Transfer Pricing and the Arbitration Convention
The EU Arbitration Convention establishes a procedure to resolve disputes where double taxation occurs between enterprises of different Member States as a result of an upward adjustment of profits of an enterprise of one Member State. Whilst most bilateral double taxation treaties include a provision for a corresponding downward adjustment of profits of the associated enterprise concerned, they do not generally impose a binding obligation on the Contracting States to eliminate the double taxation.
The Convention provides for the elimination of double taxation by agreement between the contracting states including, if necessary, by reference to the opinion of an independent advisory body. The Convention thus improves the conditions for cross-border activities in the Internal Market.
For clarifications concerning some practical aspects of the Convention, see also the Revised Code of Conduct for the effective implementation of the Arbitration Convention.
The origin of the Arbitration Convention was the Commission's 1976 proposal for a directive to eliminate double taxation in the case of transfers of profits between associated enterprises in different Member States (Official Journal C 301 of 21 December 1976) and the White Paper of 1985 on the completion of the Internal Market.
After long negotiations in the Council, the Commission proposal was transformed from a Directive into an inter-governmental Convention and it was signed on 23 July 1990 (Convention 90/436/EEC on the elimination of double taxation in connection with the adjustment of profits of associated enterprises).
Entry into force and subsequent prolongation
The Arbitration Convention was initially in force from 1 January 1995 until 31 December 1999 for a period of five years. Several months before the expiration of the first five-year application period of the Arbitration Convention, the Council adopted a Protocol to the Arbitration Convention that provides for an automatic extension of the Convention by periods of five years unless a Contracting State opposes. This Protocol of 25 May 1999 amends the Convention of 23 July 1990 on the elimination of double taxation in connection with the adjustment of profits of associated enterprises. This Protocol was, in spite of its timely signature, only ratified by all 15 Member States in 2004 and the Arbitration Convention re-entered into force , with retroactive effect from 1 January 2000, on 1 November 2004.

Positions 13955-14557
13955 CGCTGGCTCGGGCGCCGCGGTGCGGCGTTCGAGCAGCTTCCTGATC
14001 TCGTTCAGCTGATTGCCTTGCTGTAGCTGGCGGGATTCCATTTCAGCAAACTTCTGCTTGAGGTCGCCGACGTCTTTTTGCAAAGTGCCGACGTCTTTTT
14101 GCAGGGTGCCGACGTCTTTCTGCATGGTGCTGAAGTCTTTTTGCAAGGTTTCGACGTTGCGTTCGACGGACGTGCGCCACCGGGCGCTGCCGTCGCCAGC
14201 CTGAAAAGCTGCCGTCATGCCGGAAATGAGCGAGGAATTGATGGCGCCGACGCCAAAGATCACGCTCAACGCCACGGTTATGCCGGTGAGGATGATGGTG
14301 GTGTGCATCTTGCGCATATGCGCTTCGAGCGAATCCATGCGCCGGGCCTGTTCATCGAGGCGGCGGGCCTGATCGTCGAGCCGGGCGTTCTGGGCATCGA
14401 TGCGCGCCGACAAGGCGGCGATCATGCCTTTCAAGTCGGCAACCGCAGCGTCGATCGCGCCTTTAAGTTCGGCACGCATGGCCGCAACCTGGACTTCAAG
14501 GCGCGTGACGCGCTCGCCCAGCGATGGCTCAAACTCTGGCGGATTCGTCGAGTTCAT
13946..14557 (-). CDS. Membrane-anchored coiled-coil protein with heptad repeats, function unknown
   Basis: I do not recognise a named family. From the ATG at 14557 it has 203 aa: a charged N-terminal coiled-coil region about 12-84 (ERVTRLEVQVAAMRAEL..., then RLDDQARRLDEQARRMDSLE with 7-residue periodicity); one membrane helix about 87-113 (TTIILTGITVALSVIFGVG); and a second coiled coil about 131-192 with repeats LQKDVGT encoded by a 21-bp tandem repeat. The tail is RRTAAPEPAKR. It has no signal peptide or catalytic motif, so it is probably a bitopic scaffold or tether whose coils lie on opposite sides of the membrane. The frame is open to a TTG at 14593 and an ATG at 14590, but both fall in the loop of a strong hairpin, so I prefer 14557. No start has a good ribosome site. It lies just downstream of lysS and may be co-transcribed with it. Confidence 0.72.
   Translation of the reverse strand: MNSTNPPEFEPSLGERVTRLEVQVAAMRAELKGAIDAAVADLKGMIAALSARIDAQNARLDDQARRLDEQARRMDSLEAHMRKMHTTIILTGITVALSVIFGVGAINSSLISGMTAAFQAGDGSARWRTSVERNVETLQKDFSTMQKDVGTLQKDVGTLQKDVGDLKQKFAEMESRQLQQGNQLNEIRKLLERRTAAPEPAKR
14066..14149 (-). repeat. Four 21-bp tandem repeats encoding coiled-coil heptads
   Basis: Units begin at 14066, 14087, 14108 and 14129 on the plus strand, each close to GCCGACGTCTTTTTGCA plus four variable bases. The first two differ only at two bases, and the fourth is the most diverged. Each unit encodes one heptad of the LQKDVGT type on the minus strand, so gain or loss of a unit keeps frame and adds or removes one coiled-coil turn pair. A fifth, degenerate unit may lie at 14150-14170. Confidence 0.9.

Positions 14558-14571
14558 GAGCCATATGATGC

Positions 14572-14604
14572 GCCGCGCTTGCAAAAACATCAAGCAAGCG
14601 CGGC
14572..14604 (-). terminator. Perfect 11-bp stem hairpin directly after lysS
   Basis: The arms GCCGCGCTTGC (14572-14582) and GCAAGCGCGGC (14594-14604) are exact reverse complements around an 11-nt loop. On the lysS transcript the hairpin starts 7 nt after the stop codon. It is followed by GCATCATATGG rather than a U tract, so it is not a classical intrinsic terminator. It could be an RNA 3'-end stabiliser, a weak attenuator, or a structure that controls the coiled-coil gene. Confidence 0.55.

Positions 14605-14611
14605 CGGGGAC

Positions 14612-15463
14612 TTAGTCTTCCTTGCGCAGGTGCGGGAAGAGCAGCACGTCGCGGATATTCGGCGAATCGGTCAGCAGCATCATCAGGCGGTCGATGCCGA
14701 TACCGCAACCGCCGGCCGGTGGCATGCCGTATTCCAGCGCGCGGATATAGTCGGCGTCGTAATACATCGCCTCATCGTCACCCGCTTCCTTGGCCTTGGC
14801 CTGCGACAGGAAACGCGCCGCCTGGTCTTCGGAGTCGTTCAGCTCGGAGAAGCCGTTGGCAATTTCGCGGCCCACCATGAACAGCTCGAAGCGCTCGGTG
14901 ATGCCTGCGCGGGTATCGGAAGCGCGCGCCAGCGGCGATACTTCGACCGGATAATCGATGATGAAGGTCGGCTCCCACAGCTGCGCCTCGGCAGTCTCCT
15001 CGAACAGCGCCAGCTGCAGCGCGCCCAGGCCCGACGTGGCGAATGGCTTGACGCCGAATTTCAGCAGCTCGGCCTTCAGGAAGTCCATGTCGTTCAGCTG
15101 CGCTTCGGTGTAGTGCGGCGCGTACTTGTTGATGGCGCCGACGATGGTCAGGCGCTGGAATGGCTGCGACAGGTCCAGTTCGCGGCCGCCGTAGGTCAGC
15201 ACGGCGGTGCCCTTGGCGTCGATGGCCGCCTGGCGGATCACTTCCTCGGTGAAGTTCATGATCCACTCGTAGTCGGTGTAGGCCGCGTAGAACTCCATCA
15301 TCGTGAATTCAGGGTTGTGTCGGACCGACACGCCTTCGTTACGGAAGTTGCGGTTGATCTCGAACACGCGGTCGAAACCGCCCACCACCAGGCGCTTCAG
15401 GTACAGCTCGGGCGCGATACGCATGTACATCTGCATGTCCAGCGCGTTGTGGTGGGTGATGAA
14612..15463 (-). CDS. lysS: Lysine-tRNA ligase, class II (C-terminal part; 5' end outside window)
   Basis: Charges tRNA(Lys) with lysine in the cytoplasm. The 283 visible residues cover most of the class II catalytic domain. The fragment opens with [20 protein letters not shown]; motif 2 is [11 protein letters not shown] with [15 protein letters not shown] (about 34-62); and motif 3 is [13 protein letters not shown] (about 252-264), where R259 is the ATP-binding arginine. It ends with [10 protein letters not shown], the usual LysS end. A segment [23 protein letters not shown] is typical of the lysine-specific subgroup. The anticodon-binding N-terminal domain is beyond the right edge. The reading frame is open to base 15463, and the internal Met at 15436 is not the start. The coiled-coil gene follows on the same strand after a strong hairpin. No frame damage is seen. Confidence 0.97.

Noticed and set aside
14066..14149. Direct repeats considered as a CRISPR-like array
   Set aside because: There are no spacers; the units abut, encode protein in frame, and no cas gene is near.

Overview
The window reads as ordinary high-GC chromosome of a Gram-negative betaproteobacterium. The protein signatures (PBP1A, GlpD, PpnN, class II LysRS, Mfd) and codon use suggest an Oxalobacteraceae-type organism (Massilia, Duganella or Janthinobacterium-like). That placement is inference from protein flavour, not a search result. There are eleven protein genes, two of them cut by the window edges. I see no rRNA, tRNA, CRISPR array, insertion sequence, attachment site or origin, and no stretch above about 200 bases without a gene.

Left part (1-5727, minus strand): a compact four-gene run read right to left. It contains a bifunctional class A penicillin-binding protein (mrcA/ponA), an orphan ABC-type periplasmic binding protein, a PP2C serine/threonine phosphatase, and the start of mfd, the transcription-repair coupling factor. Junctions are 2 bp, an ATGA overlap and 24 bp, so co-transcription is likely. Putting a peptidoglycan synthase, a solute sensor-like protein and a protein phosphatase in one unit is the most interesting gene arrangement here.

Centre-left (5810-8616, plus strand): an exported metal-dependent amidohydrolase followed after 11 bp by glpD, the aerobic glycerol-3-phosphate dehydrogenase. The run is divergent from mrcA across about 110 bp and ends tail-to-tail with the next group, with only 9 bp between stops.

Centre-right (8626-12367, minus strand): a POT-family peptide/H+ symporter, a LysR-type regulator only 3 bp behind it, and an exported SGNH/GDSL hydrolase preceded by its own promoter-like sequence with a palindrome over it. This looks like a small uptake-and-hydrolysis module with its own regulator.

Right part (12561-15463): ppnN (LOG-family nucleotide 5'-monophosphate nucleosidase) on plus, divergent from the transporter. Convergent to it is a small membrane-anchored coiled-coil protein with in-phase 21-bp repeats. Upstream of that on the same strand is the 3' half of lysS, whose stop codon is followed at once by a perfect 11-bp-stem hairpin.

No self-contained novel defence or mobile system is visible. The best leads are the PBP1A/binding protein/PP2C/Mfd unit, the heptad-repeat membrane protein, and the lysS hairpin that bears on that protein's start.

Extension to new EU Member States
With the enlargement of the EU the Arbitration Convention was successively extended through the following legal instruments:
Convention on the accession of the Republic of Austria, the Republic of Finland and the Kingdom of Sweden to the Convention on the elimination of double taxation in connection with the adjustment of profits of associated enterprises.
Convention on the accession of the Czech Republic, the Republic of Estonia, the Republic of Cyprus, the Republic of Latvia, the Republic of Lithuania, the Republic of Hungary, the Republic of Malta, the Republic of Poland, the Republic of Slovenia and the Slovak Republic to the Convention on the elimination of double taxation in connection with the adjustment of profits of associated enterprises
Act of accession of Bulgaria and Romania to the European Union through which the two new Member States acceded to the AC and the Protocol.
Council Decision of 23 June 2008 concerning the accession of Bulgaria and Romania to the Arbitration Convention then determined the date of entry into force of the AC for Bulgaria and Romania and made the necessary adjustments to the text of the Convention resulting from the accession of the two countries.
The Arbitration Convention applies in all EU Member States except Croatia. A Council Decision will determine the date of entry into force of the AC for Croatia and will make the necessary adjustments to the text of the Convention resulting from the accession of Croatia.
Further information on the Arbitration Convention, including a list of independent persons of standing, eligible to become a Member of the advisory commission as referred to in Article 7 (1) of the Arbitration Convention is available on the Council website.
Information specific to a certain Member State with respect to the Arbitration Convention can be provided by the respective Competent Authorities.